As regular readers of this blog probably know, I am very interested in the life and thought of Andrew Fuller (1754–1815), the famous English Baptist pastor-theologian. If you aren’t familiar with him, you can read the short blog post about him that I wrote for Desiring God several months ago. I am part of an international team of scholars who are collaborating on a new critical edition of Fuller’s Works that will be published by Walter de Gruyter beginning later this year. In 1988, Sprinkle Press published the best edition of Fuller’s corpus that is currently available. The “Sprinkle Edition,” which is comprised of three volumes, is a reprint of an 1845 edition of Fuller’s writings. Unfortunately, the Sprinkle Edition retails for about $100 and is double columned, making it both expensive and difficult to read.
I was delighted to learn recently that Logos publishes an electronic version of The Complete Works of Andrew Fuller. The Logos Edition sells for $59.95. The Logos Edition includes the entirety of the Sprinkle Edition, including Tom Nettles’s brief introduction at the beginning of volume 1. Of course, it also provides all the benefits of the Logos platform as well. I am grateful to the folks at Logos for providing me with a review copy of The Complete Works of Andrew Fuller.
I have enjoyed working with the Logos Edition in recent days. I appreciate that it shows the page numbers of the Sprinkle Edition, which is helpful for citation purposes and is an advantage over other available electronic editions of Fuller’s writings, which do not include any sort of pagination. I also like how Logos allows for a single column format, which makes for much easier reading. This is especially helpful when I read on the Logos app on my iPad. It is comparable to reading a work on my Kindle or iBooks apps. The note-taking feature of Logos is very useful, especially for folks like me who are interested in both edifying reading and scholarly research.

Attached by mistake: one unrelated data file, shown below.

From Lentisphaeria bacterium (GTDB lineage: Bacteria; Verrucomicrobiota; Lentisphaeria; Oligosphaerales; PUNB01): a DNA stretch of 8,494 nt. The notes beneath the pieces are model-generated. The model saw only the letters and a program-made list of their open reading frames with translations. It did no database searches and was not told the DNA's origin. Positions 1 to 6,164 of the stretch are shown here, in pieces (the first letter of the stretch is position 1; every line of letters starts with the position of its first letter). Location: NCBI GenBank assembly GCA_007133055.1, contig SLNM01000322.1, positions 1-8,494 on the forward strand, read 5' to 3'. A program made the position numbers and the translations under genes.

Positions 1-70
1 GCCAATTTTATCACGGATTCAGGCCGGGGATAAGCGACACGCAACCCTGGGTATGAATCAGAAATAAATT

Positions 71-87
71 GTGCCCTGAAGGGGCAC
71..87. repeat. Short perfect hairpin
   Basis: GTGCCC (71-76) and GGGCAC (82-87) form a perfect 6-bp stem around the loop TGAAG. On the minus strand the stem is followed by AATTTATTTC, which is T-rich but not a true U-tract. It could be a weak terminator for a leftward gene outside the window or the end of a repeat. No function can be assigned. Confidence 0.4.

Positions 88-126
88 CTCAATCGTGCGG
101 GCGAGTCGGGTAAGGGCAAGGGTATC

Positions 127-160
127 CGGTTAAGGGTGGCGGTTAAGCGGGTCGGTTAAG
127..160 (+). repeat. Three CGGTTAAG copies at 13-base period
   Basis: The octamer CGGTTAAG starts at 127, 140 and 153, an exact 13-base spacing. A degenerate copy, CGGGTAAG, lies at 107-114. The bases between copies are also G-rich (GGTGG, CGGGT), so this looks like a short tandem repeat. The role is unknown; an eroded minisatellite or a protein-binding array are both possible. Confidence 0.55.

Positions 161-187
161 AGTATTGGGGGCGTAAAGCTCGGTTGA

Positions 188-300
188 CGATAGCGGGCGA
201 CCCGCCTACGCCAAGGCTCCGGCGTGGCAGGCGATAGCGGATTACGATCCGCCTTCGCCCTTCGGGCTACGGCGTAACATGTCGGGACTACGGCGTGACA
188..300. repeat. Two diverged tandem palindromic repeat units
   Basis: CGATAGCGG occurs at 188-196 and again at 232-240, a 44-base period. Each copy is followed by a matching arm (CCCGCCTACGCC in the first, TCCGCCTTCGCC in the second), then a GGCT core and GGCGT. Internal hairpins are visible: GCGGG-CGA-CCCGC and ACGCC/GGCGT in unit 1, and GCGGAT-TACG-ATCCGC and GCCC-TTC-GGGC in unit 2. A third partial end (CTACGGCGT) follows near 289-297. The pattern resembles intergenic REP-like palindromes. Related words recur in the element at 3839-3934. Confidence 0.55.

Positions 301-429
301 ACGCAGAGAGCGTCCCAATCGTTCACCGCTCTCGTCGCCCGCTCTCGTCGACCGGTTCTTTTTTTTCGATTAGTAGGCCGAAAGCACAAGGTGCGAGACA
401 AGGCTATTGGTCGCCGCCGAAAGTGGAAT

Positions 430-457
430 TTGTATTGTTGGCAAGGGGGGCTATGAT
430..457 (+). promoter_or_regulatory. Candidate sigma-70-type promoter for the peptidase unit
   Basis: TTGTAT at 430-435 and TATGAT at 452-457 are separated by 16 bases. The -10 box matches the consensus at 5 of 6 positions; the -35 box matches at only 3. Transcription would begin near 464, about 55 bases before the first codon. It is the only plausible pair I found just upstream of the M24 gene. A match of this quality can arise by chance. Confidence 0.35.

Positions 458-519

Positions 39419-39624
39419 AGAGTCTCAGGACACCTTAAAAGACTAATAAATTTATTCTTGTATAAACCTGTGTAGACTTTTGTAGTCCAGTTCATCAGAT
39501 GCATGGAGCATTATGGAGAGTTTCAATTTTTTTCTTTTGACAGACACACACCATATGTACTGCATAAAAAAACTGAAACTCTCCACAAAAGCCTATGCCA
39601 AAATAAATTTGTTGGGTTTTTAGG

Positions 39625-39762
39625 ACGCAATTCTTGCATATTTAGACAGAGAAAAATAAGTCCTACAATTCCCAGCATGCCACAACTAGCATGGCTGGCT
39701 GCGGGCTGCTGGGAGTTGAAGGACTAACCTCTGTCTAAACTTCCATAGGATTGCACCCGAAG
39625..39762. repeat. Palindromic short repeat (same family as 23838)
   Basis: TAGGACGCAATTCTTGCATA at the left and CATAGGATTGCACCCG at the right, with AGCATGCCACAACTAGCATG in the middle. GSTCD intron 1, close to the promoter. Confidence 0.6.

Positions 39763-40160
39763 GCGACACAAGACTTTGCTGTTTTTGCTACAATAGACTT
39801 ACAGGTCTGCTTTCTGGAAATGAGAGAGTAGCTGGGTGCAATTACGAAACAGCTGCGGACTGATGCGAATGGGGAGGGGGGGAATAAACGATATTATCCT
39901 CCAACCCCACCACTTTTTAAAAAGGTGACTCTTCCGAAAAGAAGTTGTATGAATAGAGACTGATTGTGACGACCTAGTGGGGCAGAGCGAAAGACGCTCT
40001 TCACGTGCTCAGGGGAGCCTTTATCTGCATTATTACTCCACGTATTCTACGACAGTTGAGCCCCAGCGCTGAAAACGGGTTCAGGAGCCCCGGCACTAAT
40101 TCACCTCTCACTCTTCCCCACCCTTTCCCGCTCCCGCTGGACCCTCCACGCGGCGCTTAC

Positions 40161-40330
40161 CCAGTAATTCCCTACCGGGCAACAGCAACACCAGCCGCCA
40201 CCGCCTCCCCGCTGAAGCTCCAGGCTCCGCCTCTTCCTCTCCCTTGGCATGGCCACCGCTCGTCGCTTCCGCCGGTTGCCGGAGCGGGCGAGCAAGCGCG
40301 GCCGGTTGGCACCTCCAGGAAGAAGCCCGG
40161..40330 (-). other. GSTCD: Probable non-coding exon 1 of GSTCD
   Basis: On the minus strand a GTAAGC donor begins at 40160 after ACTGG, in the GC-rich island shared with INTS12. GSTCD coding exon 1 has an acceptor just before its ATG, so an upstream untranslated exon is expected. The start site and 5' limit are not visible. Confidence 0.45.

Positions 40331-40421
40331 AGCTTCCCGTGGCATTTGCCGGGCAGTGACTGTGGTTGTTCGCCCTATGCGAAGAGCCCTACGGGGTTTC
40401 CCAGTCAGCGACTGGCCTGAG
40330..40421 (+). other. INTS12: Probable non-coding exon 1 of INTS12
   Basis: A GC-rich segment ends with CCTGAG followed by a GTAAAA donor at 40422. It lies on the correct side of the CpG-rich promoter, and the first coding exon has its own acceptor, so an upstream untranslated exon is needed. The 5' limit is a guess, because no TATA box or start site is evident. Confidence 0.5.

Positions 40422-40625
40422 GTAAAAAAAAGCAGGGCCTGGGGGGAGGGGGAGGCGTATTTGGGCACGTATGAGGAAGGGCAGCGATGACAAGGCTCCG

Of course, if you are familiar with Logos, you know that hands-down the search function is the biggest plus about the Logos Edition of Fuller’s Works. The Sprinkle Edition has a serviceable index, but it pales in comparison to electronic word search capability. For example, I am currently working on a critical edition of Fuller’s 1810 book Strictures on Sandemanianism. My edition will include a lengthy introductory essay of 20,000 to 25,000 words. Being able to search for all the references to “Sandemanianism” and other key phrases in Fuller’s Works is an invaluable tool for me as I work on that essay.
If you are a Logos user and you are interested in Andrew Fuller, Baptist historical theology, or the history of missions, British evangelicalism or Calvinist theology, I would highly recommend you pick up a copy of the Logos Edition of The Complete Works of Andrew Fuller. I would recommend you begin your reading of Fuller with his groundbreaking The Gospel Worthy of All Acceptation (2nd ed. 1801), which is available in volume II. This defense of evangelistic preaching from an Edwardsean Calvinist perspective is Fuller’s most influential work. Another good entry point is some of Fuller’s sermons, which are available in volume I. Start with “The Nature and Importance of Walking by Faith,” “Soul Prosperity” or his many ordination sermons (these typically have the words “minister” or “ministry” in the title). Still another place to begin is with Fuller’s circular letters written for the Northamptonshire Association, which are found in volume III. I would recommend “Causes of Declension in Religion, and Means of Revival,” “The Practical Uses of Christian Baptism” and “The Promise of the Spirit the Grand Encouragement in Promoting the Gospel.”
Those of you who are interested in systematic theology should take a look at his “Letters on Systematic Divinity” in volume I, wherein Fuller begins sketching out a crucicentric theological method. Unfortunately, he died just a few letters into his work. His shorter writings on imputation, justification, substitution and particular redemption in volume II provide a constructive (and sometimes controversial) understanding of salvation from an Edwardsean perspective. His Memoirs of the Rev. Samuel Pearce, found in volume III, is a warmhearted introduction to Fuller’s friend and fellow missions advocate. Pearce has been called “the Baptist Brainerd.” Pastors especially will appreciate Fuller’s homiletical commentaries on Genesis and Revelation, also found in volume III.
I’m grateful that Logos has made Fuller’s writings available on their platform. I hope the Logos Edition helps familiarize many modern pastors and scholars with the life and writings of the most famous heir of Jonathan Edwards among the Baptists. If you are not currently a Logos user, I would highly recommend the product to you. I have been using Logos for about three months and have found it to be a fantastic tool research, sermon preparation and general reading. You can find out which Logos package best fits your needs at the Logos website.